I’m quite positive that they could disappear as fast as they arrive. Meanwhile, I’m enjoying the weightloss, well until about 4 in the afternoon, when I have to distract myself.

I hope the FES does help.

Best wishes,

K

ps I still can’t stand up for long. 10 minutes has me in agony and more brings on massive spasms. My right leg has very little nerve conductivity. I really hope the Fampyra helps that.

I used to have terrible joint pain for which i seeked medical help for a few years (physio etc) then tried osteo etc, nothing helped.

Then I started paleo and lost weight and the pain disappeared. I don’t know if it was the diet change or the weight loss but it was amazing to live without that pain. Weight loss has got to help joint pain though as less pressure on them.

Paleo doesn’t need to be a high fat low carb diet so you can do it in very different ways. I eat lots of fruit and sweet potatoes etc and always grill my meats.

You made me think, as I always feel rubbish after a meal, iv decided to try the 7day chemical diet, fruit meat eggs etched sounds ok, started today so to early to say, fruit for lunch (any amount) was great, feel like I’m eating more than normal, lol

This got me thinking, about a year ago I had a really bad dose of food poisoning which lasted a number of days and at the end of it all there was literally nothing left in my body! About a week after I recovered my legs suddenly felt “normal” again, this normal feeling only lasted a few days before the stiffness and limping came back but it has always made me wonder if the fact that everything in my body had been dispersed helped in some way, I know it’s not ideal to have food poisoning but it makes you wonder which foods in your body are not helping!

I discovered that if I fast for more than 3 days, then I run out of energy.

I had to stop for a week just to get the brainpower back to think straight!

I think for me, with having to lose weight and change my lipids, etc I can manage 2 days of fasting and then 2 of eating lots of things that I shouldn’t. Like my nemesis, Spanish artisan bread. Sounds, posh, but it’s normal for here.

It’s all become a bit confused as I started Fampyra 2 weeks ago. Today is my assessment day and I may even amaze my neuro by running few steps.

******** to NICE. When Fampyra works, it’s amazing.

abrazos,

K

hi, how long before fampyra kicked in, im on day 12, ive got more strength especially in arms but not walking better, legs

are heavy, but could be heat or ive just come off amitriptiline{gradually} yesterday. joy

Hope you don’t mind me asking but do you have to pay for your fampyra or are you on the months free trial at the mo? I asked for the free trial 6 months ago and have had a lot of hassle with neuro trying to get it!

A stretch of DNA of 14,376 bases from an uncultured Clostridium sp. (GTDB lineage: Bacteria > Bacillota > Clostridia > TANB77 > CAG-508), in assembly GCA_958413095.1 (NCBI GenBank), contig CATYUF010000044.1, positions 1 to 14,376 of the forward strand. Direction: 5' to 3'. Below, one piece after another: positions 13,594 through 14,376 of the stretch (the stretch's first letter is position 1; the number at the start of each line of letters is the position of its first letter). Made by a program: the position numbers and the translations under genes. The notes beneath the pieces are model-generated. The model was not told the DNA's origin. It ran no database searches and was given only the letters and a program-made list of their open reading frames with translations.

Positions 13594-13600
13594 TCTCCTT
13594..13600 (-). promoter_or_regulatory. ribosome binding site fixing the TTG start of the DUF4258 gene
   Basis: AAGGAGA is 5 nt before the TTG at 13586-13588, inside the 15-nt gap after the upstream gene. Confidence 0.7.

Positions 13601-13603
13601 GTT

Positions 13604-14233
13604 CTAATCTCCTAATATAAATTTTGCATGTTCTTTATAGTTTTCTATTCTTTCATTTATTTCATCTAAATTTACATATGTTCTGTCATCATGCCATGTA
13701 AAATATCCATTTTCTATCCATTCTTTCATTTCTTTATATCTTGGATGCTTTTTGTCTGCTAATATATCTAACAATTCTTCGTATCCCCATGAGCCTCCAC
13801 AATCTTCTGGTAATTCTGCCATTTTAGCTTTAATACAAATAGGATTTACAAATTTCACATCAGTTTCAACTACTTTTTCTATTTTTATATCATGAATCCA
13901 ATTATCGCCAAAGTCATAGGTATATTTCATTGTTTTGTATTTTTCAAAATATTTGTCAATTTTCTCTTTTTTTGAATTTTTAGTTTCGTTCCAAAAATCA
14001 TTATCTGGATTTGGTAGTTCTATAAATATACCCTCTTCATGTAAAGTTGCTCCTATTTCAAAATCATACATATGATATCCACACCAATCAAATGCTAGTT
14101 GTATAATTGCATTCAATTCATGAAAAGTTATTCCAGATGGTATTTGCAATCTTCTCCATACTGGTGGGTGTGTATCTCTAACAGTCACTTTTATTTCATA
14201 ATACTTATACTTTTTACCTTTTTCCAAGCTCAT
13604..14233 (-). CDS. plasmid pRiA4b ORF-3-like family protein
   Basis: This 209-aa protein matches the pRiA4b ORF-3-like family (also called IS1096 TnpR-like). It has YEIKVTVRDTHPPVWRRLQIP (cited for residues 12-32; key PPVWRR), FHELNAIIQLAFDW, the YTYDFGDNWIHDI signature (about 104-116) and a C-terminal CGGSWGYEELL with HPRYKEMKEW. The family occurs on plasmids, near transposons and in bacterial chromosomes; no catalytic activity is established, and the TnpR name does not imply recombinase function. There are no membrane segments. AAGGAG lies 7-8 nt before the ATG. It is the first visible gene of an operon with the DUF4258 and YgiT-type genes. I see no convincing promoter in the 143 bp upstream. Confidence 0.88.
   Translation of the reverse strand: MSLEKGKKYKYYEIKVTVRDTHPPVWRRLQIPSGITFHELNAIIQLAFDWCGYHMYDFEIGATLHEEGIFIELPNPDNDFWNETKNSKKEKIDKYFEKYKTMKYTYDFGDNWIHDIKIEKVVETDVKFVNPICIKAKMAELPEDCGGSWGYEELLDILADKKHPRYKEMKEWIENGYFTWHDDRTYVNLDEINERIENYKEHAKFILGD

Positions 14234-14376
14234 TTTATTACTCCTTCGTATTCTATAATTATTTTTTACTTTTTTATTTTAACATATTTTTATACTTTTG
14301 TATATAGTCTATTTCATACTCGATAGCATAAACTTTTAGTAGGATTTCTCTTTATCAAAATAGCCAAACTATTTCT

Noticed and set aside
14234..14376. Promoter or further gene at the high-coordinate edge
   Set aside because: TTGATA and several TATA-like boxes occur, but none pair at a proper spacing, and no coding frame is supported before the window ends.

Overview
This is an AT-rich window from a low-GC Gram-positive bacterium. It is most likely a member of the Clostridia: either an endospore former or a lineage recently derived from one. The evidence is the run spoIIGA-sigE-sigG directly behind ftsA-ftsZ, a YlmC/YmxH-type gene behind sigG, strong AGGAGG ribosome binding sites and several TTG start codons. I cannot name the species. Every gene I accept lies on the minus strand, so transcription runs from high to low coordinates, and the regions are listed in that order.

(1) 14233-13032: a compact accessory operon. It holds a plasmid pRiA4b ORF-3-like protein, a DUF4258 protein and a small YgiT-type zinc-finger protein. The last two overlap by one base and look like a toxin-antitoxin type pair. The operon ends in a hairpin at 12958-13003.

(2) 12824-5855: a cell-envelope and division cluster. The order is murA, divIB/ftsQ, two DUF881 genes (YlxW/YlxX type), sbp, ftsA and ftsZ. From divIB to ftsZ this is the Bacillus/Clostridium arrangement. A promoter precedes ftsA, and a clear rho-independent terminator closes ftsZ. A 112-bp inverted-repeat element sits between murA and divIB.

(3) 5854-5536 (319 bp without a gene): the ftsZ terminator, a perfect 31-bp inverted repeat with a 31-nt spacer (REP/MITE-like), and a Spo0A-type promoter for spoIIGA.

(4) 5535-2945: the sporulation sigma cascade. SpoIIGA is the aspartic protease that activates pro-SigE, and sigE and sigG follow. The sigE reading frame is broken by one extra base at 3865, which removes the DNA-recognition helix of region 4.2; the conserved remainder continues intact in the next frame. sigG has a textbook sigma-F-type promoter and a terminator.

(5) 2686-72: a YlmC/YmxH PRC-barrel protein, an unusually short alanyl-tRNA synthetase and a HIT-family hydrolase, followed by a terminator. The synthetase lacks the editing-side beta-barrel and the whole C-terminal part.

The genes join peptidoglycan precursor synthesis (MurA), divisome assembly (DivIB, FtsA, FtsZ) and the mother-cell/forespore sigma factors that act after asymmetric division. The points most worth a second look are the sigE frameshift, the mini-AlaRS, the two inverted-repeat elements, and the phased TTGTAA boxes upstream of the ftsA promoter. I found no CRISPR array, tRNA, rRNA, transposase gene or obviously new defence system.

I’m so sorry - I live in northwest Spain. There’s a few big hospitals, but our local hospital has one neuro, who is a lovely man. He asked for funding for Fampyra and Tysabri and got the go-ahead. It’s all very devolved to suit the local hospitals, yet there’s one, fully electronic appointments/prescriptions system for Galicia (that’s where I moved to).

I also have to wait for the mobile MRI scanner to arrive. Galicia has two and they are very good. There’s a long waiting list, unfortunately. If there is activity, then I can move onto Gilenya, which has been made a second-line treatment, unlike the UK.

re: joyj’s question - it took about a week to stop feeling dizzy and wobbly. My legs do still have good and bad days, but more good ones now. The timed test (2 weeks after start date) was today and I walked at twice the speed without a stick.

We’re off to the coast tomorrow and there’s a very steep hill down to the beach level at our favourite village. I’m hoping that I can manage to get up and down without having to stop for rests this time.

I couldn’t manage without amitriptyline. The pain is too fierce for that (neuropathic pain, that is).

best wishes,

K

amitriptyline is for trigeminal neuralgia which the fampyra has helped 50% ive also noticed am tablet helps where as pm

doesnt help

It’s odd that - I have the same reaction. I’m very glad that your trigeminal neuralgia is improving. I had it once as part of a relapse and it was hell.

I take Tegretol if the neuropathic pain gets too bad, but just a small dose.

I’m on the second day fast today and craving FOOD! I’ll be on a normal diet tomorrow, but with a lot of walking, so the pleasure centres of my brain will be happy. Toasted croissant and butter and marmalade and amazing coffee.

K

xx

enjoy, sounds tasty joy

I get a monthy magazine called natural health and this month it has an article of fasting. It recommends plenty of water and while you are on it you should bed rest. It is supposed to help reset the immune system - maybe this is the reason it has helped with your MS.

I am glad that fampaya is helping. I tried it last year and it didnt work. Neuro says it doesnt seem to help people like me whose main walking problem is due to spasticity. My strength is still there so I am going to try baclofen pump as it has been tried successfully in the states to help people with walking issues due to spasticity who still have plenty of strength.

Moyna xxx